An ancient precursor of animation mixes it up with the latest technology in Tyger, a musical mood piece where the Earth's dominant species turns over the reins to a few well-chosen beasts from elsewhere on the food chain. The whole thing unfolds under a throbbing electric guitar assault that cruises through the darkness like the middle section of "Interstellar Overdrive."
It's night; it's the city. Out of an amusement park on the outskirts of town, three black human silhouettes rise up and with them a Bunraku-style tiger puppet. The tiger and its puppeteers, stretching a dozen stories into the sky, start to wander Godzilla-like through the city streets -- only the destruction they wreak is strictly morphological mayhem: all the people start turning into different animals.
Everywhere the tiger steps grow little red-hot wire-frames of jungly tendrils and vines, and as they sprout and make contact with the families in hi-rises and men alone watching TV and crowds on the sidewalk, the people shift species, turning into their own zoological metaphors. A line of scenesters waiting to get in a club turn into toucans and exotic birds, while the bouncers become pit bull and gorilla; a guard vegetating in a parking lot booth morphs into a big-mouthed fish from the bottom of the sea; two lovers enmeshed on a couch turn to squids with all arms intertwined.
As the tiger and its silhouetted masters skulk across town towards the mountains, turning soccer fans to wasps and power-forwards into cockroaches, even the human technology starts to mutate. A helicopter with searchlights spills out crows and cars in gridlock turn to slugs. When the tiger reaches the hills, it roars, the transmission towers go dark and the whole metropolis below swarms with glowing jungle canopy and former people, now swarming bees and bats, taking to the sky.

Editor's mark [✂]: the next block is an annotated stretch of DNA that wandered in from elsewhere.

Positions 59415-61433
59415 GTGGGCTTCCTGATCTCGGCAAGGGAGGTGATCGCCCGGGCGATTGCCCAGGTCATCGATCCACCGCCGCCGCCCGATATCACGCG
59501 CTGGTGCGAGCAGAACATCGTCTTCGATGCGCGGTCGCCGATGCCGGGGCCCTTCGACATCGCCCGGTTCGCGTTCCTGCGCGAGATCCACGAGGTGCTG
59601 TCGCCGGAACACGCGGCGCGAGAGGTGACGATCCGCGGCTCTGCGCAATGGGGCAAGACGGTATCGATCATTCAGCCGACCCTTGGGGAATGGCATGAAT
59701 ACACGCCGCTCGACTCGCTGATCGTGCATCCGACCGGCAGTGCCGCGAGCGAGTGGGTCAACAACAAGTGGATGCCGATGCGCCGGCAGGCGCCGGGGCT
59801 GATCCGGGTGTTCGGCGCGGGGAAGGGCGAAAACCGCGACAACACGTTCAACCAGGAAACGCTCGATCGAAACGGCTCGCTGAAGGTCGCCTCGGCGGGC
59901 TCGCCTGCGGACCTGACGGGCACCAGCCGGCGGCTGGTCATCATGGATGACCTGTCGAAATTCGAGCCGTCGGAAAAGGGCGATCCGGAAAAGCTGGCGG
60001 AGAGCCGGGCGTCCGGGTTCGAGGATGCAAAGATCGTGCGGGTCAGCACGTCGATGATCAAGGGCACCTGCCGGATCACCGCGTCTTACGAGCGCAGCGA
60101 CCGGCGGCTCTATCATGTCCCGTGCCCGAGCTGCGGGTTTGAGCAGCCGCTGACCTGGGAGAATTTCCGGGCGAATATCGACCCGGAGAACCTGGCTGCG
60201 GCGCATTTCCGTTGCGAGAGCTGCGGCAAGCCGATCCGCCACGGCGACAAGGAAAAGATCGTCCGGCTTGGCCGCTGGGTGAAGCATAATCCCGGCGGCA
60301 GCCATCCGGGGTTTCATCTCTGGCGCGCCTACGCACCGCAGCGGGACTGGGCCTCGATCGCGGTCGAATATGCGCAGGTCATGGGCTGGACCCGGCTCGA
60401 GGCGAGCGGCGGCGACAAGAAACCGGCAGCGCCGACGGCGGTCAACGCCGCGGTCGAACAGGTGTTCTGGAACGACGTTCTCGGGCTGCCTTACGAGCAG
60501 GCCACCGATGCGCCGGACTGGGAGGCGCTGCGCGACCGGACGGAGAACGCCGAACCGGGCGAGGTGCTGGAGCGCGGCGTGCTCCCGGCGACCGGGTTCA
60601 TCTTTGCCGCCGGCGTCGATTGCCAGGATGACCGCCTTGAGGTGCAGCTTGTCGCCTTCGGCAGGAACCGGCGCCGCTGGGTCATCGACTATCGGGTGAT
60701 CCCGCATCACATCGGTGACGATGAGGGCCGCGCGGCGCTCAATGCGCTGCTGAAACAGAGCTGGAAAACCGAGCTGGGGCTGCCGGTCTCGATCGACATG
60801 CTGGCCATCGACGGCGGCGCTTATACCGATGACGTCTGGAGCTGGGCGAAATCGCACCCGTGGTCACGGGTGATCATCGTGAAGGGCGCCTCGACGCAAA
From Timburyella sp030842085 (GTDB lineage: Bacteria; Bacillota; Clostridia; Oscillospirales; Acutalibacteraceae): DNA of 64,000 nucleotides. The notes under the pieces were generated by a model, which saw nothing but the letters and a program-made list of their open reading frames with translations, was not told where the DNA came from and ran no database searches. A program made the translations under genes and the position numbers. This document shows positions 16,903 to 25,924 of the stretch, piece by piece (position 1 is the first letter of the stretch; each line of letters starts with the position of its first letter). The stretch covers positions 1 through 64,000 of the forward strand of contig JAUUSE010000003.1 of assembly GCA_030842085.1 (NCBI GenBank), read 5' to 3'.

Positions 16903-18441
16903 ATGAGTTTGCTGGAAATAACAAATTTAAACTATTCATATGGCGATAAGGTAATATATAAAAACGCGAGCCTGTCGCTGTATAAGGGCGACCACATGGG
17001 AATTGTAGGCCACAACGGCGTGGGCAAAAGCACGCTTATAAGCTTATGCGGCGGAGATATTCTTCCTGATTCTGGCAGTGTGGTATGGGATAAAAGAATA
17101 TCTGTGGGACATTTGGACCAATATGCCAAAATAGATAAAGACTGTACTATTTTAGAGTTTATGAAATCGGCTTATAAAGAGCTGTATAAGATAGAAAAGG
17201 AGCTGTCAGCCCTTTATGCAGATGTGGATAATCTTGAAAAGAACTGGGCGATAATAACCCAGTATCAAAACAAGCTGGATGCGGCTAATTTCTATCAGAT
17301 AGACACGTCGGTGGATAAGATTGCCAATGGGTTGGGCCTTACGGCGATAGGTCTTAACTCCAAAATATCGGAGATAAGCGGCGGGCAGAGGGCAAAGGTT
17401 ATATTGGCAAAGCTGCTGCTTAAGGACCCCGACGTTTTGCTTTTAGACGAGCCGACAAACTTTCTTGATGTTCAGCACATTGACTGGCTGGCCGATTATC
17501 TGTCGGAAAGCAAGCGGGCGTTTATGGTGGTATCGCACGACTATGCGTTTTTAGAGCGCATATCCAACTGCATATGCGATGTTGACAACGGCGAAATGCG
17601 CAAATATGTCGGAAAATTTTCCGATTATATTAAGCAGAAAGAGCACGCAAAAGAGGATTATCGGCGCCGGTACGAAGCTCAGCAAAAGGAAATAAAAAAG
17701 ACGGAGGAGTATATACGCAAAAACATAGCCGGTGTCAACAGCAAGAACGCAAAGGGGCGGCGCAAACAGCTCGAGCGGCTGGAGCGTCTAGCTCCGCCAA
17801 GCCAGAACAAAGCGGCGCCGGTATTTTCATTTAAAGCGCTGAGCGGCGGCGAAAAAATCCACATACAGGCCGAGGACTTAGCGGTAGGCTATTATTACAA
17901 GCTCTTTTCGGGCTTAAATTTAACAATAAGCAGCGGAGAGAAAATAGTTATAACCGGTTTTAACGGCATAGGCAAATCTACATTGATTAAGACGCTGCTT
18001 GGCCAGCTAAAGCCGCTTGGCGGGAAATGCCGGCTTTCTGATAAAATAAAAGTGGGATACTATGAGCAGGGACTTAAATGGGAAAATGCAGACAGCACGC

Director Guilherme Marcondes is a native of São Paulo who's been around the block and then some, having worked in his native Brazil for an animation studio called Lobo, then relocated to London to work on an MTV campaign, and now planting his feet in California at Motion Theory studio in Venice. Marcondes created Tyger in cooperation with the animation collective Trattoria Digital out of São Paulo, with generous assistance in the form of a $10,000 funding prize from the 2006 Cultura Inglesa Festival.
The Brazil-based cinema festival is a celebration of all things British and Marcondes took his inspiration for Tyger from a poem by William Blake. The poem is an uneasy confrontation of nature from the point of view of a pious man who isn't sure he approves of that stripy thing with the big teeth ("Did He who made the lamb make thee?"), and although the short has no dialogue, it manages to neatly wrap its teeth around the same thesis from the opposite direction. In Tyger the ancient, no-electricity-required art of Bunraku is mashed up, here for possibly the first time ever, with the brash young technology Flash in a way that stops the viewer dead -- hey, we're an artistic little species, look, we invented both of these cool animation techniques! -- right before all the humans on-screen have their DNA lifted out from under them by a marauding jungle beast. Wild, man, wild.
Funny how sometimes all it takes to break our hearts is a bit of music and some coiled-up wire. Eva is a stop-motion short done old-school style with a single-frame-advance Bolex and some junk from the garage, and it somehow manages to tell a mythic love story in nine minutes with 39 cents' worth of props.
Eva is a thin mechanical creature, her body made of wires, her three legs perched on little cup-like risers, her head a Y-joint with the bar code still attached. The windows into her soul are two frosted light bulbs, one for each half of the Y; the engine driving her body is a nine-volt battery she must plug into her stomach. Every day Eva wakes in her lonely shack on the edge of some great metropolis, and she goes out to the little meadow nearby with the tree in it perched atop a hill to harvest nine-volt batteries. The batteries are just another flower growing wild under the tree, and she needs this fresh food daily -- as we have hunger pangs, Eva has warning lights and buzzers that flash and whine when the juice gets low.